Highlight: Systems

“Highlights” is a series of posts I’m going to be using to discuss and expand upon major components of the Interlock Project.  Each post will be on a particular topic, pointing to a page or set of pages with the intent of taking the reader on a tour through the Interlock.  While the Interlock is and always will be nonlinear, taking it one step at a time should hopefully help make it a bit more readable.

As the first post in the series, there was a temptation to introduce the Interlock all over again, reposting the introductory pages here in all their wordy glory.  I feel like I should at least point readers to them (Welcome to the Interlock Project! – What is the Interlock Project? – The Interlock) just for anyone who is new to the site, but… rehashing what the site is seems excessive, considering just how long those pages are.

Instead, this week I’m going to highlight a brief little note that’s stuck at the very end of the Interlock page:

A note on systems
Complex systems are often hard to understand, but it is possible to figure out how they work, with a little effort.  Communicating an understanding of a system in a clear manner to others – even others who have spent as much time studying that system as you – is trickier.  Academics who have made their careers out of studying the interactions within complex systems (and who come from specialties as varied as ecology, sociology, economics, and engineering) have come up with various ways of modeling them, in order to better communicate the most important moving parts of each system.  The most primitive form that these models take, the causal loop diagram (CLD), is what I’ve used to illustrate the Interlock:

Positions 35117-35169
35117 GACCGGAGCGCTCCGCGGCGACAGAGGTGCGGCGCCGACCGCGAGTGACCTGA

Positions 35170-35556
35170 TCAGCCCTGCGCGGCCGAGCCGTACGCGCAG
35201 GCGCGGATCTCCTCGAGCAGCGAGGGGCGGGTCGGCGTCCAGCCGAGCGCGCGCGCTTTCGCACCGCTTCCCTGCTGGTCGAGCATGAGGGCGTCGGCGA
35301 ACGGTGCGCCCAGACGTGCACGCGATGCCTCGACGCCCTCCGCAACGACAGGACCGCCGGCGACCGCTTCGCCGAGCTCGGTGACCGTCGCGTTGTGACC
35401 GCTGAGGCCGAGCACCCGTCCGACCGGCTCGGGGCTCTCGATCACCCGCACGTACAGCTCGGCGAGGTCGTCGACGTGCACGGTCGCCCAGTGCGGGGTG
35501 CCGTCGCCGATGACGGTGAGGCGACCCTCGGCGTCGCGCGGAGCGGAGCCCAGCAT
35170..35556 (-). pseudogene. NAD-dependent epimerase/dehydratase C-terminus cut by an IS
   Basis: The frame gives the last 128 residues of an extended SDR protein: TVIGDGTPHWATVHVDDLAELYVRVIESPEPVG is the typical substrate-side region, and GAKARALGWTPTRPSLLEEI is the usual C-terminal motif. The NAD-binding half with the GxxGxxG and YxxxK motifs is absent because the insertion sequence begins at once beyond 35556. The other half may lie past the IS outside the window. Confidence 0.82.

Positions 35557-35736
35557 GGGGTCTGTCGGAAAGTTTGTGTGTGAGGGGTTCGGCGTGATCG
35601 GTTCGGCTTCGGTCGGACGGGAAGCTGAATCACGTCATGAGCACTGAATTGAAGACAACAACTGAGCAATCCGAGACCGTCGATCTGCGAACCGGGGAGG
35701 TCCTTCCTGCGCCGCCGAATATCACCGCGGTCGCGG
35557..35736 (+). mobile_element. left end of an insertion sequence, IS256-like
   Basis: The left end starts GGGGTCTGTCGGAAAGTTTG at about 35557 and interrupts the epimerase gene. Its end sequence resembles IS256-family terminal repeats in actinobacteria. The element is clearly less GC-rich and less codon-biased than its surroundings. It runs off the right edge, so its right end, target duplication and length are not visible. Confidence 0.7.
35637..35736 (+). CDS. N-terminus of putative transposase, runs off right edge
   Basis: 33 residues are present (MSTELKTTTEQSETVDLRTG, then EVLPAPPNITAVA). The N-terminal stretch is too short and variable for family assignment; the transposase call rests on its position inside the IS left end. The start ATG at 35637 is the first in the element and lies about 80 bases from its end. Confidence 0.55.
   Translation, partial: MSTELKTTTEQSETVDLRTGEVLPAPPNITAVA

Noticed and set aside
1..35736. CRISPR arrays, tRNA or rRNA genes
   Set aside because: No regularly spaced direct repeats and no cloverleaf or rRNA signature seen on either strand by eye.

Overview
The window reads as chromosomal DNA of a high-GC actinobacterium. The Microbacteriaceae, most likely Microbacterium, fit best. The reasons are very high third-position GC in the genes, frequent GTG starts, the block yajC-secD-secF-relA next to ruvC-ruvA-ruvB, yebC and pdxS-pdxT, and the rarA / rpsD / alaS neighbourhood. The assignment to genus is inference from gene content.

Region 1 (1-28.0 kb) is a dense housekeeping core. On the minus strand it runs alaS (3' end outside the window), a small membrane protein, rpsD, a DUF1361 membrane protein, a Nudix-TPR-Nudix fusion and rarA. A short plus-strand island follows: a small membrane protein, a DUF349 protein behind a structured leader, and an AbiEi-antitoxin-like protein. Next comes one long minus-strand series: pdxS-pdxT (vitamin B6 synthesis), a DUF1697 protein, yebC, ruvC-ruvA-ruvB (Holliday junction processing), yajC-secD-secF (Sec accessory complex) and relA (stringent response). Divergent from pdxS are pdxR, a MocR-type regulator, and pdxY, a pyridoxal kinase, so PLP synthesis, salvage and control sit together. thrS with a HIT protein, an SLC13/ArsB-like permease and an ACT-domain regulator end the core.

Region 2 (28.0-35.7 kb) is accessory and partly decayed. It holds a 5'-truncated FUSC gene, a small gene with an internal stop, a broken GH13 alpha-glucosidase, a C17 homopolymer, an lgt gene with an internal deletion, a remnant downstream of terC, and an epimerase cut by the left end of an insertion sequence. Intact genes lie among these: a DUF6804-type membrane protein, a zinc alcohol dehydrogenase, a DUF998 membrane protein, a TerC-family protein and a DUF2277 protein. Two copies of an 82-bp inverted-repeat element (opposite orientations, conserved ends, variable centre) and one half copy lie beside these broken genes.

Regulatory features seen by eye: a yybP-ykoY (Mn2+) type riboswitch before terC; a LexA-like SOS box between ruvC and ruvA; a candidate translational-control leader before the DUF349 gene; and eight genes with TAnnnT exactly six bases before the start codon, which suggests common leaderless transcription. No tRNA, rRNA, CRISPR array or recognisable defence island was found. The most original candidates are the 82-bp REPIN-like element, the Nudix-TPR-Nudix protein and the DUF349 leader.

Interlock colored 10-29-13
A causal loop diagram is not a computational model of a system.  It’s a purely conceptual illustration of what’s going on inside the system – there are no numbers involved, no “proof” that it’s true, and most importantly, no indication of the speed of interaction or the amount of delay involved in each interaction; it’s just a way of illustrating a person’s or organization’s view of which parts of a complex system interact significantly with which other parts.  When I use one to describe the Interlock, I’m describing my view of it – right, wrong, or somewhere in between.

I felt that this was an important point to make – that while CLDs are useful for communicating concepts, there is no actual proof that this model of the Interlock is “true.”  It’s possible to model really complex systems and derive some reasonably scientific results, but making sure that those models are accurate is… difficult.  Economists still find it impossible to accurately model the US economy, so any attempt to form a model of the economy and all of the other domains I’ve used to describe the Interlock is bound to produce results that are fuzzy, at best.

Beyond the question of “proof,” though, systems theory and a systems perspective underlie the whole concept of the Interlock – the idea that it’s important to look at our policy problems as systems of problems, rather than as a collection of individual issues to be dealt with one by one.  This is the critical point that I wanted to make when I started working on the Interlock Project.

I’ve purposefully avoided going into much greater depth on this subject in the website and articles because a lengthy discussion of systems theory or how to make systems models wouldn’t really further the Interlock’s main purpose of illustrating the policy problems that the US is dealing with, and there are others who have done the job much better than I could.  If you want to learn more, I’ll be pointing to some resources in the upcoming “Further Reading” post on the subject.

And, as always, if you’re interested in improving the Interlock Project, leave a comment or see the Participate page for other ways to contribute!

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